Kasey Keller(Club Team - Borussia Moenchengladbach)
As goalkeeper, and a pretty good one, Keller may be the one person on this team with the ability to single-handedly change the course of a game, this team, and maybe even the tournament. Some say that he's a top-five keeper in the world. I don't know enough to argue with them, but nothing I've seen from Keller would give me reason to consider doing so. A good goalkeeper can suck the life right out of an opponent because one spectacular save can nullify everything they've done right up to that point. Keller is big and strong, and at 37 this is most certainly his last chance to make a stand on the world stage. He may be the player I'm least worried about as the World Cup begins.

Eddie Johnson(Club Team - Kansas City Wizards)
First, I love this guy. It may have something to do with the fact that I watched him for the first 5 years of his professional career as he played for Dallas before being traded in this most recent off-season. Oh, and he's only 22. For all you math majors out there, that would mean his career began when he was 16. If things go they way I think they should, he should be playing up top (forward) next to McBride. He adds an element that few teams can boast, at least to this degree, and that element is speed. Speed, speed, speed. What I'm saying is, "He's fast." You will need to remember that that particular advantage does not always show up in the way you might expect. What is does do, is put a bit of fear into defenders for they know that should Eddie decide he wants to be by them, he can. The big question mark is can Johnson finish the chances his abilities provide. If he does, you're probably looking at the next (first?) world soccer star to emerge from these shores.

Oguchi Onyewu(Club Team - Standard de Liege)
"Gooch", as we'll call him, is a beast of a defender. Six-foot-four and 210 pound of muscle. To all us NFL fans that may seem pedestrian, but in the world of soccer it's somewhat extraordinary. Especially, since we're talking about US Soccer. He's another rising star who will try to physically dominate the other side's striker and hopefully not collect too many cards. It should be noted that because of his size, his fouls can draw extra attention from the refs. That's a bad thing, but a bi-product we're willing to deal with because of his obvious potential.

Bobby Convey(Club Team - Reading FC)
Convey has probably had the best year of any player at the club level as he was a vital cog in helping Reading earn passage into the Premiership from his left wing position. He's a fairly speedy guy who likes to take on defenders and hopefully create scoring chances. Convey's gone from someone on the bubble of even making the national team to a player that I think should be starting on June 12. Bruce Arena might not agree, but what does he know? This guy's not scared to challenge anyone, and "fearless" is typically a good quality when you’re getting ready to take on the world. If he doesn't start, there's a good chance he'll be the first off the bench should the US need an offensive spark.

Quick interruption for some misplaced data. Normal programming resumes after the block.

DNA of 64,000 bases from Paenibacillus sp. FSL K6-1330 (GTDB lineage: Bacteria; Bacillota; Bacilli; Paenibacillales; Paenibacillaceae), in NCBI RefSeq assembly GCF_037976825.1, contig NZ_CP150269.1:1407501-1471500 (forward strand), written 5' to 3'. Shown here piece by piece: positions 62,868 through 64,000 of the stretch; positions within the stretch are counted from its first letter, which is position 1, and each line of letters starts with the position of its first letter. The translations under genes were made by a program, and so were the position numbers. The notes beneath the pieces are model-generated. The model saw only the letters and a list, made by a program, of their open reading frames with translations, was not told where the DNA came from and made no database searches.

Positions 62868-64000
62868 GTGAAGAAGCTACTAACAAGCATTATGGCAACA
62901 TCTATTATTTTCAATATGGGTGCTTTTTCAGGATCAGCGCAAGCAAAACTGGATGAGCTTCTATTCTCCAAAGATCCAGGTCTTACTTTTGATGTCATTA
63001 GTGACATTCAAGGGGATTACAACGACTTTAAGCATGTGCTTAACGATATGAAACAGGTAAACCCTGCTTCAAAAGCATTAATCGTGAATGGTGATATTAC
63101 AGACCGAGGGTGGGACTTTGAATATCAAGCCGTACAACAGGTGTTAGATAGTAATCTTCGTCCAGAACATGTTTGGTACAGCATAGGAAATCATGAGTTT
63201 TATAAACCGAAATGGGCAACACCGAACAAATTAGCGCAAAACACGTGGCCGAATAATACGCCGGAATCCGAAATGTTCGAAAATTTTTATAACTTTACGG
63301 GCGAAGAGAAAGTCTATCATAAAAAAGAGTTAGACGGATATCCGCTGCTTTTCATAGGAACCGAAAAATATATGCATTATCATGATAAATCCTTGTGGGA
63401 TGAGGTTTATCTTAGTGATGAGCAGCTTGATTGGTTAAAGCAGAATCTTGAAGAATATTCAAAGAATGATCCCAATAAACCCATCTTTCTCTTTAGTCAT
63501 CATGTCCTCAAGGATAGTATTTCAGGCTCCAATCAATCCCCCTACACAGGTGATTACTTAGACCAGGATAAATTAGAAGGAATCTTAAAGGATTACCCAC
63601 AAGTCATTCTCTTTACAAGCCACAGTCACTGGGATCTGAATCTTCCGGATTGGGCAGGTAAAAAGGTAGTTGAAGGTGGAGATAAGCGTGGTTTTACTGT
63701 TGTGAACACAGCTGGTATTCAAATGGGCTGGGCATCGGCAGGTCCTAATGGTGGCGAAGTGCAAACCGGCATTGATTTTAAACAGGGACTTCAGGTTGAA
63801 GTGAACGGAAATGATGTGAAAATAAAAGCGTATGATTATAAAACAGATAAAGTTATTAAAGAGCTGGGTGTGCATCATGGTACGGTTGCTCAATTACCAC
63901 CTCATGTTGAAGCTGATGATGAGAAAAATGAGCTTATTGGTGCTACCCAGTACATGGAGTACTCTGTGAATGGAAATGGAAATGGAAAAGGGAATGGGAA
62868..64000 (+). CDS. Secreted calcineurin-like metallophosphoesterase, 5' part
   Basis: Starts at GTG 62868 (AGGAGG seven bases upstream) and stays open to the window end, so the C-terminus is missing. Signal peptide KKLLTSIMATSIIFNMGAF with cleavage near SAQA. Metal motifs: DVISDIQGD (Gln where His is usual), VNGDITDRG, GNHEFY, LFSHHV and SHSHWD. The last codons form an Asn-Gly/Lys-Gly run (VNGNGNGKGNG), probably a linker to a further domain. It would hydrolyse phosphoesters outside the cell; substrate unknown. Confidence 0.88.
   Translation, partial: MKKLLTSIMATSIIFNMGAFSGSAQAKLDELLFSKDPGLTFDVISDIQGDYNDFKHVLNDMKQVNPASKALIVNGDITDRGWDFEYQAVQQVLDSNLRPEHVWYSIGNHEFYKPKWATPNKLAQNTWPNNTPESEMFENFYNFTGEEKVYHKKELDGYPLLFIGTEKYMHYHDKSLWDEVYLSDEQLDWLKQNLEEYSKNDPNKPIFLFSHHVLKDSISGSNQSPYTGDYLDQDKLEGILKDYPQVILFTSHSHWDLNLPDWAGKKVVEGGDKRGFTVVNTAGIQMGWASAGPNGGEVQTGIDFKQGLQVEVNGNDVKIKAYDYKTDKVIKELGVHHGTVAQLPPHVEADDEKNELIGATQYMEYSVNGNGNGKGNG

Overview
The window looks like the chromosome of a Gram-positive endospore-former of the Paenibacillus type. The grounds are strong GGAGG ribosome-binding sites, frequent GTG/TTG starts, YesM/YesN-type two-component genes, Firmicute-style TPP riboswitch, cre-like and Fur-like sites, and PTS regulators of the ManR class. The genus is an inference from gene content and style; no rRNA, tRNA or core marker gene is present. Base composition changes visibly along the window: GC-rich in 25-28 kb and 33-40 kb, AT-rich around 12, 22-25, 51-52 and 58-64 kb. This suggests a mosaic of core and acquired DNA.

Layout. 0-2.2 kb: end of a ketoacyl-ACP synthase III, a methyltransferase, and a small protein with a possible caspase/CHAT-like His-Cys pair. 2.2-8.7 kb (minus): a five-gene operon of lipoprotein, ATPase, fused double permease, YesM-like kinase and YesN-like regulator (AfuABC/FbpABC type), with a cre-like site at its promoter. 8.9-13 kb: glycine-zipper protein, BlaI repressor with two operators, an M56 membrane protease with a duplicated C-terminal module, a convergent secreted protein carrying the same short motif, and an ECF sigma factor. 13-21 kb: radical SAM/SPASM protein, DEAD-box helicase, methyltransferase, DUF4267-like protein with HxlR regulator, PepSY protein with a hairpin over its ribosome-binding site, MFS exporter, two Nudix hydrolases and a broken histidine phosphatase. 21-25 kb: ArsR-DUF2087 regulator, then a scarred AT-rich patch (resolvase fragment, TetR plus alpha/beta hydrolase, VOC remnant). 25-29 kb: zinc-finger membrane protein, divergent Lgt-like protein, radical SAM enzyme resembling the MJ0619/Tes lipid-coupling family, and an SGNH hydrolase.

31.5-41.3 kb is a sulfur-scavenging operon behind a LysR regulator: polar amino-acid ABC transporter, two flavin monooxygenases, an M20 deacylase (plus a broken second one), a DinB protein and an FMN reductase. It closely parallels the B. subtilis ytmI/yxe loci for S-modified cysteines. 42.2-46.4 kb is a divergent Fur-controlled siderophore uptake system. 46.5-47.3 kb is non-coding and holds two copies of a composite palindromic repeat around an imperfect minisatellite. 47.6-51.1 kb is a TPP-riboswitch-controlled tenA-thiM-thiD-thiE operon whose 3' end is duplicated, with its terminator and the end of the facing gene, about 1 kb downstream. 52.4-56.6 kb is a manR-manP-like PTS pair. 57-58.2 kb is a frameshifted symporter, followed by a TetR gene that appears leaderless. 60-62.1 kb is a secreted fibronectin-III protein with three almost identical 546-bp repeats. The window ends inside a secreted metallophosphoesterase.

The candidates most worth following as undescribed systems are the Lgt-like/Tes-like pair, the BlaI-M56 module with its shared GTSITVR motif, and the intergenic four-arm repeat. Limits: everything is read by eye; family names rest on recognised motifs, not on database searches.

Steve Cherundolo(Club Team - Hannover 96)
This is your starter at right back, another solid guy who continues to be more and more dependable. He can also make the occasional run up the wing to join in the attack and send in some nice crosses.

Eddie Pope(Club Team - Real Salt Lake)
Ok, time for a little brutal honesty. The guy scares the gravy out of me. It's not to say that he won't be good, he's just been a little up and down. At times he can look old (he's 33) and lost. Not good when you're supposed to be manning the central defense. Other times he actually can look quite good and in total control. Oh God, please let it be the latter.

Eddie Lewis(Club Team - Leeds United)
Four whatever reason, the US cannot develop a left back. Thus, Eddie Lewis, even though he plays almost exclusively mid-field for his club side, will be manning that position. He's a smart player with good tools, but he will be playing out of position so he could be short on some technical skills. Recent injuries (Hejduk and Gibbs) make Lewis even more vital than he was just weeks ago. Oh, because he is a midfielder his is quite capable of using his speed to add a player to the attack.

Clint Dempsey(Club Team - New England Revolution)
Clint is a young player (22) who could become quite important should injury befall one of the midfielders. Even so, the Texan (how many Texans have played in a World Cup?) is slick on the ball and brings a similar game to the pitch as Convey. I wouldn't be shocked if he found his way into all the games and maybe even started one.

Pablo Mastroeni(Club Team - Colorado Rapids)
Pablo is a defensive midfielder who would most likely be the first off the bench should the USA find themselves leading and in hopes of holding it. Some people might call him a "hack", and well...well he's our hack! So, I don't know what they're talking about.

Carlos Bocanegra(Club Team - Fulham FC)